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Old 06-07-2013, 10:00 PM   #1
Maddaddy OP
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Team PSSOR on the COBDR



Part of the crew from Puget Sound Safety Off-road (PSSOR) is running the Colorado Backcountry Discovery Route this week.

You can follow them on SPOT Tracker Here

Pic's will be posted as they go.


New Shoes for the COBDR


Rockin!


Have GS will travel!
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Old 06-07-2013, 11:14 PM   #2
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sweet.
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Old 06-09-2013, 07:00 PM   #3
Speeder54
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Sweet! Hoping to follow your tracks this August. Have fun!
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Old 06-09-2013, 08:17 PM   #4
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The guys passed me yesterday coming out of Durango heading west out of town. Looks like they were on their way to the start. Hoping they have a blast.
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Old 06-09-2013, 11:58 PM   #5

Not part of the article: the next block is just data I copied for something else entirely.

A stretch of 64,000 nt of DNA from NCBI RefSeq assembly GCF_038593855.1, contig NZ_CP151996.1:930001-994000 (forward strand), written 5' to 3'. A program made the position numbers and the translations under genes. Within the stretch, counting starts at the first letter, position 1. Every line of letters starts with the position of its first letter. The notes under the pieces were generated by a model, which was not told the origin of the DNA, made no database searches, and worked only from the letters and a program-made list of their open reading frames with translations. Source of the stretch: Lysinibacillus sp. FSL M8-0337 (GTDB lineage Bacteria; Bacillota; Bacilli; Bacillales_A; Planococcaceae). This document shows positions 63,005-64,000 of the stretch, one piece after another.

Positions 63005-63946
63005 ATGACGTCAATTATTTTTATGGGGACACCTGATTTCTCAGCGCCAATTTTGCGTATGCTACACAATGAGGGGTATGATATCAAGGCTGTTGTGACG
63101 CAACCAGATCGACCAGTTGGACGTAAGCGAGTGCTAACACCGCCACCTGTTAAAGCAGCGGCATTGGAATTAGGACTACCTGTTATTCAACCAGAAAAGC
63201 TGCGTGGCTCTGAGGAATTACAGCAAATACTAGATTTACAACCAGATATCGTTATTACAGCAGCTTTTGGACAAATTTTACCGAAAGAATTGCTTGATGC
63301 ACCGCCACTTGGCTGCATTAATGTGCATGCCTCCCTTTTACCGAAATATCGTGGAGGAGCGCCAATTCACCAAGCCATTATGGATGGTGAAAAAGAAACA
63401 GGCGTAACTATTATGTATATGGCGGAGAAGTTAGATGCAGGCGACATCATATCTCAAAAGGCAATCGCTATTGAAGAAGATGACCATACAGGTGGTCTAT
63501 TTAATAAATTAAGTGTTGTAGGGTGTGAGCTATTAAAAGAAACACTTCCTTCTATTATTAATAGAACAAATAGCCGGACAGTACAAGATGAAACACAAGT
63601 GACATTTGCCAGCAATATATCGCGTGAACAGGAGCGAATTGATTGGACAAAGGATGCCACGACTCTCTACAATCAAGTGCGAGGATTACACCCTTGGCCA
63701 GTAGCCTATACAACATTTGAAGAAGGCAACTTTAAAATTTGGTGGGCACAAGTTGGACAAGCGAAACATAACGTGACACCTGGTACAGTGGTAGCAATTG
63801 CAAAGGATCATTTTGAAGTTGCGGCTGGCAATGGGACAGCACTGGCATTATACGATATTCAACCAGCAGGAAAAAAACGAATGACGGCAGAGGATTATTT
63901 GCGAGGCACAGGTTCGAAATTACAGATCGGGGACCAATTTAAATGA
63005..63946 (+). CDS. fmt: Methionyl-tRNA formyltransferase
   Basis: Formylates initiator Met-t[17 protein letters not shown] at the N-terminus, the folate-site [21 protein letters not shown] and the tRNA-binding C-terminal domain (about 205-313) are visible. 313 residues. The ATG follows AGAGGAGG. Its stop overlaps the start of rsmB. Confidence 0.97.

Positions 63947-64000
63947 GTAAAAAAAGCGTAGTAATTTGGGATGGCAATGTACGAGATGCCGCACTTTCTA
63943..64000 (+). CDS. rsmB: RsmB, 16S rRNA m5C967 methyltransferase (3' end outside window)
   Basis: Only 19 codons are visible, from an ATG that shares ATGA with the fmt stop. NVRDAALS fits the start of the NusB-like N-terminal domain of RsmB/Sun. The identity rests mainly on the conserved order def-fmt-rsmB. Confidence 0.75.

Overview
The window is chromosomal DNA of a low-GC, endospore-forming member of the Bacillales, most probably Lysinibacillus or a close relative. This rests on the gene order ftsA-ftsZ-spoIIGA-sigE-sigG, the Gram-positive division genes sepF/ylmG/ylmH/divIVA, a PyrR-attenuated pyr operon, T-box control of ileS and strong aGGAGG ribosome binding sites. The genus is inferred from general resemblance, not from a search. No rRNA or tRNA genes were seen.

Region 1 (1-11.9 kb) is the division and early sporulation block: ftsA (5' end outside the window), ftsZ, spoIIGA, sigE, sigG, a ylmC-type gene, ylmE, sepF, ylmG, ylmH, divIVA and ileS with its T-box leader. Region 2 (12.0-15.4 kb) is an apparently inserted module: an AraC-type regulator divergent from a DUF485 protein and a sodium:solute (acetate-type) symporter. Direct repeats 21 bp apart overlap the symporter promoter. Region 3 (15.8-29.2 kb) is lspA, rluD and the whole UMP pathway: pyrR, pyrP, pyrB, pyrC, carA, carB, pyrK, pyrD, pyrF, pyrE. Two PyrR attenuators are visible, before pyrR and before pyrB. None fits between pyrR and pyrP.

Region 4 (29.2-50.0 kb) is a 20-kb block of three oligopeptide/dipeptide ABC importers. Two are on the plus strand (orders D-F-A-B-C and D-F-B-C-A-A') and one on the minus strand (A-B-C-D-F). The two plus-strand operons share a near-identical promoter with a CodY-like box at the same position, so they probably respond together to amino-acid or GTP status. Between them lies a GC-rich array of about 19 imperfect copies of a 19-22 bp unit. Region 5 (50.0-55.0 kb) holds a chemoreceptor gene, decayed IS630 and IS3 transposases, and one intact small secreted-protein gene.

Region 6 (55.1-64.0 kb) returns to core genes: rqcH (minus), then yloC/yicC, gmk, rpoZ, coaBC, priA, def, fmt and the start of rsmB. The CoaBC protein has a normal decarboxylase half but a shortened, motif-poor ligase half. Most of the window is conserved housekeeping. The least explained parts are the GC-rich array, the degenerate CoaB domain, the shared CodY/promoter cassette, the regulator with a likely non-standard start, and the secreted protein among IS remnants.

Yellow Pig
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Does the COBCDR not go over any of the higher passes?

Seems like many of them are still snowed in?
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Old 06-10-2013, 07:15 AM   #6
lm002e
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Subscribed! I'll be riding the COBDR in July. Can't wait to see this RR.
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Old 06-10-2013, 01:57 PM   #7
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Aw yeah!

Okay, my buddy Dansrc51 and I were just chatting about maybe giving this route a try in the near future. I have a feeling your RR will provide great inspiration!

In the words of a wise sage, "Ride fast, take chances."
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Old 06-10-2013, 06:35 PM   #8
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Looks like you rode through my extended backyard and saw the balancing rock on Mt Herman Rd. Enjoy your trip. Looking forward to your RR as I am hoping to do the trail this summer.
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Old 06-21-2013, 07:58 AM   #9
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So, what happened to these guys?
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Old 06-21-2013, 10:02 PM   #10
SOP Dirt-Rider
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Thumb Mini RR of the COBDR

Quote:
Originally Posted by RustySpokes View Post
So, what happened to these guys?
Ooops!!! We returned last Friday, Adventure Camp Saturday-Monday, Military Mentor Advanced Street Skills Training through today. Things have been kinda hectic.